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How to Help a Parent with Schizophrenia

Learn how to help a parent with schizophrenia from psychiatrist Jeanie Tse in this Howcast video.


Many people grow up with a parent who is schizophrenic or meet their parent later on after reunifying with them because they weren't able to care for them because of their schizophrenia. As an adult, trying to support your parent with schizophrenia, it can sometimes be not an easy task. We have a lot of expectations of what a parent is. When you parent is the person who's ill and needs help, there's a lot of emotional process that you need to go through to negotiate that.

On the plane, they tell you, put on your own oxygen mask before helping someone else. This is the same here. You want to make sure that you have support and you are addressing your own issues and stress before trying to help your parent.

I have four Ls that I tell people about. They are: Learn, Listen, Link up, and Love. Learn about the disorder. Find out about how it's a brain development disorder, that it's nobody's fault. What are the symptoms? What are the triggers? What does a relapse look like, so we can nip it in the bud? How can I help my mother or father to self-manage this disorder. Those are things that are important to learn.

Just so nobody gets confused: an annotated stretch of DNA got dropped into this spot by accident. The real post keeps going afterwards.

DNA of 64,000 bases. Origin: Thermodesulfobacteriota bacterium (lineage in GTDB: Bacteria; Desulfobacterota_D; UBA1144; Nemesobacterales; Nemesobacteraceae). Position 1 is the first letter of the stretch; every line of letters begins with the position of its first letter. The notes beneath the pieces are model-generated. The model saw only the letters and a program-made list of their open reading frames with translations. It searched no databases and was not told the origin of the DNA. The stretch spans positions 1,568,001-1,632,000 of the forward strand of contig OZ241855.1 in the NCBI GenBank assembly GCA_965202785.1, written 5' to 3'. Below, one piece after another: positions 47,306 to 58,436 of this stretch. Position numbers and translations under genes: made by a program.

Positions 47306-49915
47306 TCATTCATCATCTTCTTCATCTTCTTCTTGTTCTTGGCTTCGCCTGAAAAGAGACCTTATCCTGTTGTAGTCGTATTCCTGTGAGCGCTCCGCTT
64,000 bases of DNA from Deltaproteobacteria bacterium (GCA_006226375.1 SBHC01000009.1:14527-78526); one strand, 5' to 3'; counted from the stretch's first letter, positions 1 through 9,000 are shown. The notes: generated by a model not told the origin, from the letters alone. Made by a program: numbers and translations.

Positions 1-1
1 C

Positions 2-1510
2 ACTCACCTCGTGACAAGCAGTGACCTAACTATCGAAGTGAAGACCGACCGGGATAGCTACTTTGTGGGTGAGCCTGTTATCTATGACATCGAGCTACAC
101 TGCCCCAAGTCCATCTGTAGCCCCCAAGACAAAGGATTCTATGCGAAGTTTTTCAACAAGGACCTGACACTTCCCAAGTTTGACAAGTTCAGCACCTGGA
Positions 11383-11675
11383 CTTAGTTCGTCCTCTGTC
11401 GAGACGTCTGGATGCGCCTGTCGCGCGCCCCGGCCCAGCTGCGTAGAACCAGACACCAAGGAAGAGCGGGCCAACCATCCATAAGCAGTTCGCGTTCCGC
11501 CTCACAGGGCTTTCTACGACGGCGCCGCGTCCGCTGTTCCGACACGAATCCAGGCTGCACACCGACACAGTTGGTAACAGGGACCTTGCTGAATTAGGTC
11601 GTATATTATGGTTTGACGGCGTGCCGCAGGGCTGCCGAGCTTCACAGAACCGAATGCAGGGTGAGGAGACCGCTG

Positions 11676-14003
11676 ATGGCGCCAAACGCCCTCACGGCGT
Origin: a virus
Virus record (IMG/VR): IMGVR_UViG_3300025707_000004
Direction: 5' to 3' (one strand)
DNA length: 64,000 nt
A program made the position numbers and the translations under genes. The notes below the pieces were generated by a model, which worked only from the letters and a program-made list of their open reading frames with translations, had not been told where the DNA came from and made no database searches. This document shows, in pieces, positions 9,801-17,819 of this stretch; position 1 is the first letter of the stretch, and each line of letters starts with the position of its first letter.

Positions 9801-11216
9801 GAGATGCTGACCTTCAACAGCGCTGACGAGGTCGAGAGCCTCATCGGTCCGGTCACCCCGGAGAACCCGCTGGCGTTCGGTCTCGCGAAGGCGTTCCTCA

Listening. Sometimes people with schizophrenia feel very alone, especially when they're paranoid and feel like people are against them. Being there and just listening to your parent can sometimes be helpful. Again, if it's very stressful for you, make sure you take care of that stress and set your limits as well.

Link up is the third one. There are many other people out there with parents who have schizophreniaor family members with schizophrenia. Link up with them. One great resource is the National Alliance for the Mentally Ill, that's, if you want to look that up online. They have lots of groups for people to share with others who have this experience.

Then, love. Your parent, at the end of the day, benefits from your unconditional love for them. Through thick and thin, if you can be there, I think that's very valuable to them. Sometimes, you will be called on to deal with concrete needs.

Thinking about housing for your parent who is either sick or getting older is something that many children deal with, but needs to be negotiated. Also thinking about safety. When you have a family member who has schizophrenia, if they have any aggressive behaviors at all, just thinking about who to call, how to address the situation if something occurs, is really important as well.

In short, I think while it is a challenge, certainly, to have a parent with schizophrenia, it's something that you, really, by first taking care of yourself, can help with.

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